All too often, return on investment measures for test automation software purchases are too simplistic, according...
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to consultant Robert Galen. That is dangerous because it "commoditizes the role of the tester" in management's eyes and undermines the value of software testing to the business, he said. "The business case for test automation is always the same: We'll run more tests faster, with fewer people. And the more tests we run, the higher the business value. It's insane."
Test managers who do ROI for test automation wear rose colored glasses.
founder, RGalen Consulting Group
Running more tests, faster, does not produce better software. Better software is the result of running the right tests and continually re-evaluating which tests are the right ones, said Galen, founder of RGalen Consulting Group in NC. To do that you need creative, top-notch testers "who can attack the customer's real problems and design tests accordingly."
In this article, Galen explains why simplistic return on investment (ROI) cases for test automation harm testing organizations, and focuses on what test managers should invest in instead: creating the right tests, and hiring and developing the right testers.
The cost justification for test automation is that manual testing is a slow, labor-intensive, error-prone process, Galen said. ROI projects typically make their case by capturing basic metrics such as: the size of the team, cost per tester, number of tests run, time it takes to run them, and the number of test runs per release, then contrasting those numbers with what would it cost to replace the manual approach with automation. Usually that's done using measures such as the time and cost to establish the automation infrastructure and the automated tests; time costs for ongoing maintenance; costs of the tooling and other factors. "Haven't we matured beyond this simplistic view of ROI?" he wondered.
In Galen's view, this kind of simplistic ROI is a bad idea, regardless of the outcome. Even if management decides to make the purchase, a lot of damage has been done. "You have devalued the test organization, the role of test professionals in management's eyes, and you have committed to cost savings that are unlikely to be realized."
Test automation ROI devalues testers' role
"The business sees testing as a low-skilled activity, and the testers themselves are seen as a cost," Galen said. And that sends the wrong message to management. "You don't want commodity testers. You want the bright folks," noting that you cannot conduct effective automation testing without them. Test automation cost justifications that equate more tests, conducted faster, with the business value of test automation, devalue testers and test organizations, he said.
Simplified ROI measures: Seeing test automation through rose-colored glasses
Simplified ROI measures also ignore the intangible costs associated with moving to test automation, Galen said. "Test managers who do ROI for test automation wear rose-colored glasses." They underestimate the time and effort required to set up new software and customize it to run the right tests, and don't address things like software updates, [and] ongoing support and maintenance of the automation frameworks. "The case for test automation is like the case for offshoring. The numbers look attractive --offshore testers get a dollar an hour and onshore testers make 80 bucks-- but the devil is in the details."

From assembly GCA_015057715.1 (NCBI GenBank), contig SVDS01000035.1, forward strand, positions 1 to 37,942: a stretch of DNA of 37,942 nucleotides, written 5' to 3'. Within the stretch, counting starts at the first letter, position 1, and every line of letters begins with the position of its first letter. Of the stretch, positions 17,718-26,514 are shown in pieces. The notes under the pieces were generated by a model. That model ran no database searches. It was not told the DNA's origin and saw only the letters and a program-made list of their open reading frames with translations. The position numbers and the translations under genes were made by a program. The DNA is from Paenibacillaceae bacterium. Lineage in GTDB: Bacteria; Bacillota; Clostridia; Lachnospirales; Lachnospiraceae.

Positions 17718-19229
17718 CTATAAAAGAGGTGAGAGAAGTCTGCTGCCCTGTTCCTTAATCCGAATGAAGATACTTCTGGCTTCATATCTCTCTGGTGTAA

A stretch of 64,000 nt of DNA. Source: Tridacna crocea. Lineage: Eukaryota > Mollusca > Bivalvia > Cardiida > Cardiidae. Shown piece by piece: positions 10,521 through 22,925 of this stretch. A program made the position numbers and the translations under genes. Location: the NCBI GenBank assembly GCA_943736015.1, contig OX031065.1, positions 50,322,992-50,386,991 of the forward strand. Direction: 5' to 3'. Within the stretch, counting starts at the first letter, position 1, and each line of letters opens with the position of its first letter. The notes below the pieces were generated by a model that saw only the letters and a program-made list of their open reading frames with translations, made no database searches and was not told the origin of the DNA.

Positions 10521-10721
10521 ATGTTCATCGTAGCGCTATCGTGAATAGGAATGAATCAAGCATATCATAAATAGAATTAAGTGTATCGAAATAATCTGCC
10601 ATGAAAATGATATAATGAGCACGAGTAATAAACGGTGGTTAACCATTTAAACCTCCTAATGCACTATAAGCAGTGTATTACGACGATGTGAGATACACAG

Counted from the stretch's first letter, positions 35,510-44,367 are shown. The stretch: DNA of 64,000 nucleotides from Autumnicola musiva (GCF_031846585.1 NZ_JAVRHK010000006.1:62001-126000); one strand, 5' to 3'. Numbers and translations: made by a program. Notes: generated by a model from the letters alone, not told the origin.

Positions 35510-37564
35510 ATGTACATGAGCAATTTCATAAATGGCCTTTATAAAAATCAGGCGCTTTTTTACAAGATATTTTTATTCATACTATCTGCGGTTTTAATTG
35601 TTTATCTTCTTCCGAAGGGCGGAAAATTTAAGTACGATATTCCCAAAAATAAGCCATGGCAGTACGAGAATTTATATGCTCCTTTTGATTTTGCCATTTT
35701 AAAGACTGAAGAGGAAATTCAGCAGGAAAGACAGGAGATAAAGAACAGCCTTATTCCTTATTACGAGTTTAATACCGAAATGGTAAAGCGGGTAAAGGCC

Those details include setting up a test automation framework while simultaneously running your test projects. "You are essentially dealing with parallel projects," Galen said. Unanticipated challenges, such as changes in the technology stack, mean you have to change the automated tests. Even if test automation projects have a lot of funding upfront, the money may run out when it's time to actually test something with the automated framework, Galen said.
Invest time in morphing the test set
Instead of digging themselves into a test automation ROI hole, test managers should invest in tests and in testers, Galen said. A common mistake test organizations make is continually subjecting software to existing tests instead of developing new ones that might uncover new defects. Galen estimated that 95% of tests run are existing tests, and only 5% are new. "This doesn't make sense because applications are evolving all the time, and tests must evolve, too." Testers need to continually ask: "Which tests should I retire? Which tests should I redesign so they have more value?"
Test automation: Invest in testers
Figuring out which tests to redesign and which tests to retire requires top-notch testers, Galen said. "Test managers should attack the evolution of the application with testers' brains." His advice was to hire and develop testers who understand their value is not in testing per se, but in making decisions. "You want testers who ask questions such as: How would the customer use this application? What if we built the wrong application?" Galen said. "You need people who aren't afraid to move to the front of the line -- who aren't afraid to go back and help with requirements."
This is what test managers should invest their time in, not simple ROI cases, Galen said. "Am I opposed to test automation? Am I opposed to return on investment? No and no," he concluded. "But this model of focusing on ROI for test automation, I think it is insane."
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